In short, it is time for the MEK to make the decision to start the move out of Camp Ashraf to Camp Liberty-Hurriya from where they can begin new lives outside of Iraq. A peaceful solution, no matter what the circumstances, is the only acceptable solution, but it is time to move forward.
Now, with that, I’ll take your questions. And – oh, I should add that the UN head of mission in Iraq Martin Kobler and I were in Europe late last week discussing all of these issues with the European Union, with European parliamentarians, and I met separately with the French Government to discuss the way ahead. So this is an issue very much in motion.
So I’ll now take your questions.
MR. TONER: Great. Thanks, Dan. And, Operator, you can go ahead and tee up the first question.
OPERATOR: Yes, thank you. If you would like to ask a question, press *1. To withdraw your request, press *2. One moment for the first question.
The first question comes from Matthew Lee of AP. Your line is open.
QUESTION: Hey, Dan. Can I ask you what is prompting you to make this call today to tell the MEK that it’s now time? Has there been some new development where they’ve indicated they’re stalling again?
AMBASSADOR FRIED: I wouldn’t say that there’s a new development indicating stalling, but the reason I’m emphasizing this is because yesterday’s – last week’s determination by the UN that Camp Liberty was ready and yesterday’s practical discussions of the way ahead means that the time is now for the MEK to make its decision. It’s got to move forward. And it’s – all those who wish the residents of Ashraf a peaceful future outside of Iraq can help by encouraging the MEK to make the decision it needs to make.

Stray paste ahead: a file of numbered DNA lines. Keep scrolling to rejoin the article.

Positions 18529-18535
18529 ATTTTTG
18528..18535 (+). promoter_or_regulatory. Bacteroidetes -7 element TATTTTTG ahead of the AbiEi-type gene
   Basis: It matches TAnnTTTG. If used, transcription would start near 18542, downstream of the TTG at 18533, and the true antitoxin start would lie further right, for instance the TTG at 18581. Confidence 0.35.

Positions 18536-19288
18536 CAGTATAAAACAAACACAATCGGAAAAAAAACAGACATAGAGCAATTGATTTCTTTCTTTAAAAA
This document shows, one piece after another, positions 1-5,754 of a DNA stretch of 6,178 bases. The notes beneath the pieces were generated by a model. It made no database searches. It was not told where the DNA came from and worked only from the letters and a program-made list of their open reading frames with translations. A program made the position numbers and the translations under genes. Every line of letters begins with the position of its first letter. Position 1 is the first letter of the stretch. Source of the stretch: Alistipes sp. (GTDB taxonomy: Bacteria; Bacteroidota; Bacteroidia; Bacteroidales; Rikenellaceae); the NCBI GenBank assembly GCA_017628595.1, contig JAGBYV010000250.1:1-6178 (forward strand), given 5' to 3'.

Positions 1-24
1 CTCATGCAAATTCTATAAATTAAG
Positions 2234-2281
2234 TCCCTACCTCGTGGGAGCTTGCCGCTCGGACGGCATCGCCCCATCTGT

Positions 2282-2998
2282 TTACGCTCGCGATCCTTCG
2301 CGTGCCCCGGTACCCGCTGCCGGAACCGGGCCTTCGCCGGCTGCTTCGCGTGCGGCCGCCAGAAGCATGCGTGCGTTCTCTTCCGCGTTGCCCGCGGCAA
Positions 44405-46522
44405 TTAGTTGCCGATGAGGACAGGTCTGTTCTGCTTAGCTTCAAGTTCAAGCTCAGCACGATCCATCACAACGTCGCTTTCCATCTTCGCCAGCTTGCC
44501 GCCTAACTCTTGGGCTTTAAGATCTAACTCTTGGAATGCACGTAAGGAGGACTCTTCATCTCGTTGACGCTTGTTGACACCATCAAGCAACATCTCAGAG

QUESTION: Okay. But I thought – didn’t a limited number already move?
AMBASSADOR FRIED: No.
QUESTION: Or was that just an offer, that they said that some would --
AMBASSADOR FRIED: That was an offer.
QUESTION: It was an offer.
AMBASSADOR FRIED: No one has moved from Camp Ashraf to Camp Liberty because Camp Liberty was not yet ready to receive.
QUESTION: Oh, okay.
AMBASSADOR FRIED: So this was not a case of stalling. It was a case of the Iraqis having to get Camp Liberty up to speed. It now is. And that movement needs to start taking place.
QUESTION: All right. And who determined that it was okay, that it was habitable now? The U.S.?
AMBASSADOR FRIED: The UN. Not --
QUESTION: Not the envoy?
AMBASSADOR FRIED: Now, the U.S. has looked at it also, but the determination was made by technical experts from the UNHCR. The UN issued a statement last week, which is readily available, making clear that the infrastructure and facilities are now up to speed.